Tuesday, June 7, 2005

Jack Randall dives with an underwater camera at Sipadan, Sabah, in Malaysia.

The man under the sea

A Bishop Museum researcher swims
back into the spotlight with an in-depth
look at South Pacific fishes

The world's leading authority on tropical marine fishes says his father wanted him to be an architect.

But growing up in Beverly Hills, Calif., John E. "Jack" Randall was intrigued with marine life in tide pools.

He filled an aquarium with plants and animals from tide pools until it leaked and 25 gallons of sea water flowed onto the floor of his father's den. Fishing with his mother off anchored barges and later off live-bait boats fanned the youth's interest in fishes.

"It's just the 'right place, right time' story," says Randall, who specializes in ichthyology, which deals with fishes, their structure, classification and life history.

Randall, who has spent more than 50 years studying and photographing tropical marine fishes in the South Pacific, has described 555 reef fishes, more than anyone in history, written about 10 books and more than 635 publications in marine biology.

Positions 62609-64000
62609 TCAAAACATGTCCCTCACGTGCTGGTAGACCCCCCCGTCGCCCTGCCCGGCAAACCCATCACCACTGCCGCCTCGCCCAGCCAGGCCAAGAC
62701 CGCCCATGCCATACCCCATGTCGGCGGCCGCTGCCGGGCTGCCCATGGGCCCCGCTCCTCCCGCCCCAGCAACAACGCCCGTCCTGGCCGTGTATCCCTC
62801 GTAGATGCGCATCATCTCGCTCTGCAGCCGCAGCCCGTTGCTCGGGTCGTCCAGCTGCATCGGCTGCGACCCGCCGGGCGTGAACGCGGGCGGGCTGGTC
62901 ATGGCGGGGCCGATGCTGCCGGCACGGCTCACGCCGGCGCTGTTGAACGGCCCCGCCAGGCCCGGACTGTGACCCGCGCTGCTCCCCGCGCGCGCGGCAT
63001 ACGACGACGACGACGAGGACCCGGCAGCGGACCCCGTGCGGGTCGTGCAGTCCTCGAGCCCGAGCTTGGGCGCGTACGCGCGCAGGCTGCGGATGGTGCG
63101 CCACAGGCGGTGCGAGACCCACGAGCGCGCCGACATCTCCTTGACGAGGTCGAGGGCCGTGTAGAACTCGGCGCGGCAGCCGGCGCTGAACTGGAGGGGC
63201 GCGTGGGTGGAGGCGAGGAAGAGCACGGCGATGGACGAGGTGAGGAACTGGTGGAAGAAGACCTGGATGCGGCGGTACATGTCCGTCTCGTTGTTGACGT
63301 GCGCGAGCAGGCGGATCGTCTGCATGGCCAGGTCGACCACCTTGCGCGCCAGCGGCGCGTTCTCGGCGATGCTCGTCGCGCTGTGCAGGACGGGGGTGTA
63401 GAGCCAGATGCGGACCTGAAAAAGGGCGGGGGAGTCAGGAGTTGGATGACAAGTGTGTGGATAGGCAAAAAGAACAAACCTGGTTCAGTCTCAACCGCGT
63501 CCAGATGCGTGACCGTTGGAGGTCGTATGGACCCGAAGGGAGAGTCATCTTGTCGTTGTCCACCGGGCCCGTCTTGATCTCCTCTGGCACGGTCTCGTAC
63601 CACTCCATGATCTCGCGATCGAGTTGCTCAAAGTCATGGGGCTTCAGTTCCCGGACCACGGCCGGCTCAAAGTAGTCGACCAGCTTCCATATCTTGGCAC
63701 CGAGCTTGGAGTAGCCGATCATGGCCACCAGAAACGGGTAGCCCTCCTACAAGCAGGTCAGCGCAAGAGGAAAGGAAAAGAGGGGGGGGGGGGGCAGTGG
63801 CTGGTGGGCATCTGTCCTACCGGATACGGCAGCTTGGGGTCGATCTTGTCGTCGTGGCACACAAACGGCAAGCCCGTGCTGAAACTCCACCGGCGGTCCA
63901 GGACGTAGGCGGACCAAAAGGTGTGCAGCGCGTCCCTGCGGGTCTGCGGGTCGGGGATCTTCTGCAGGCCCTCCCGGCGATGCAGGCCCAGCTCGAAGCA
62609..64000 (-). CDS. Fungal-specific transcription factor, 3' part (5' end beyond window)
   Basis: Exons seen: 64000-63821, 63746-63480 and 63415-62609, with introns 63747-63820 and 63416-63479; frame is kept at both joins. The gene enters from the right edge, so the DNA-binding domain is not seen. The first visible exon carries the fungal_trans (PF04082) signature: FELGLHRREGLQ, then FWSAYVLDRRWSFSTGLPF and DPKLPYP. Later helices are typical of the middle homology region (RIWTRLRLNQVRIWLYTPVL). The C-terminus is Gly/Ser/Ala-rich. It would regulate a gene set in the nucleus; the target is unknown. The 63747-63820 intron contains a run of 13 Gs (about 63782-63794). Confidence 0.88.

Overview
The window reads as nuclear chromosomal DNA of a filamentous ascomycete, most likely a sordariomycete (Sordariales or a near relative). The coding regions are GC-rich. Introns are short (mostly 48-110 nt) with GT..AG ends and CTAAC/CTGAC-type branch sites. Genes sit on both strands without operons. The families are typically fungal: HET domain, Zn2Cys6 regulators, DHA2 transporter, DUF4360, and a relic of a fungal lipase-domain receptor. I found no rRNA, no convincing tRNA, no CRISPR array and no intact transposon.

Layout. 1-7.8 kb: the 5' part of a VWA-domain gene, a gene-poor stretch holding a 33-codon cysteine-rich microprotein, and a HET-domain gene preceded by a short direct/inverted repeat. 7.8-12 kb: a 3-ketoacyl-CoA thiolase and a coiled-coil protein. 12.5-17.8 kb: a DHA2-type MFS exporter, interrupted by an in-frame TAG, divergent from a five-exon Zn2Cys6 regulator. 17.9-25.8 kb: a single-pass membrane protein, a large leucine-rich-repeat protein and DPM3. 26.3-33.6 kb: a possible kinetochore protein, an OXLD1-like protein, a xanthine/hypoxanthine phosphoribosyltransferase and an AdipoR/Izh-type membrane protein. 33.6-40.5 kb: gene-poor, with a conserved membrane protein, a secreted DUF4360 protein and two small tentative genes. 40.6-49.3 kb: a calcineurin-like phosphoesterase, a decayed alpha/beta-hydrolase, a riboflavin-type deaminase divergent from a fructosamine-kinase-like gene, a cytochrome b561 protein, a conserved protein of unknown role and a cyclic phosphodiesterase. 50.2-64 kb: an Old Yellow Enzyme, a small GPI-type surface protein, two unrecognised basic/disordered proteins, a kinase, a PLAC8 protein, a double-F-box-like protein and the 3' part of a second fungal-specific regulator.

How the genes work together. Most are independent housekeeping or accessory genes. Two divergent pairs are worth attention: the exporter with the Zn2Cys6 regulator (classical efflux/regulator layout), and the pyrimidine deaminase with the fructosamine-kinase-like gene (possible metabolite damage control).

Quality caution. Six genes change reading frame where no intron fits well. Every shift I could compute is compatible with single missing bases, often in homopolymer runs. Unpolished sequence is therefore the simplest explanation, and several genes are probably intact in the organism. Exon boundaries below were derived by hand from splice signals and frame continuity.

His newest book is "Reef and Shore Fishes of the South Pacific, New Caledonia to Tahiti and the Pitcairn Islands," published by the University of Hawaii Press. The 720-page book has more than 2,000 color photographs he took of fishes, mostly underwater, with detailed descriptions. A book signing will be held from 6 to 7 p.m. tomorrow at the Waikiki Aquarium, and Randall will talk at 7 p.m. about mimicry of fishes.

Randall poses with his new book, "Reef and Shore Fishes of the South Pacific," at his Kaneohe home. Randall, who has documented tropical fishes around the world, is considered an authority.

He and his wife, Helen, recently attended the Indo-Pacific Fish Conference in Taiwan, where he discussed fish mimicry and received an award for distinguished contributions to Indo-Pacific ichthyology.

The award is named for Pieter Bleeker, the greatest ichthyologist of all time, Randall said.

As for his own stature as the leading authority on tropical marine fishes, he says, "A lot of it is lucky, being early and learning scuba and studying fish, finding many species just because I'm the first guy there."

Curiosity, enthusiasm and boundless energy also had a lot to do with it.

Attending UCLA after discharge from the Army in 1946, Randall dipped his long-john Army underwear in a wash basin of latex rubber cement to create possibly the first wet suit for skin diving and spearfishing in the cold sea.

Then one day at an Army-Navy surplus store, he saw a steel tank wrapped in wire "with an odd contraption at one end, terminating in a mouthpiece."

He was told one could put compressed air in it and go underwater. He bought it for $25, made a type of backpack and mounted the regulator on the right-hand strap at his shoulder.

He describes his experiences in an article in the Atoll Research Bulletin Golden Issue (1951-2001) published by the National Museum of Natural History.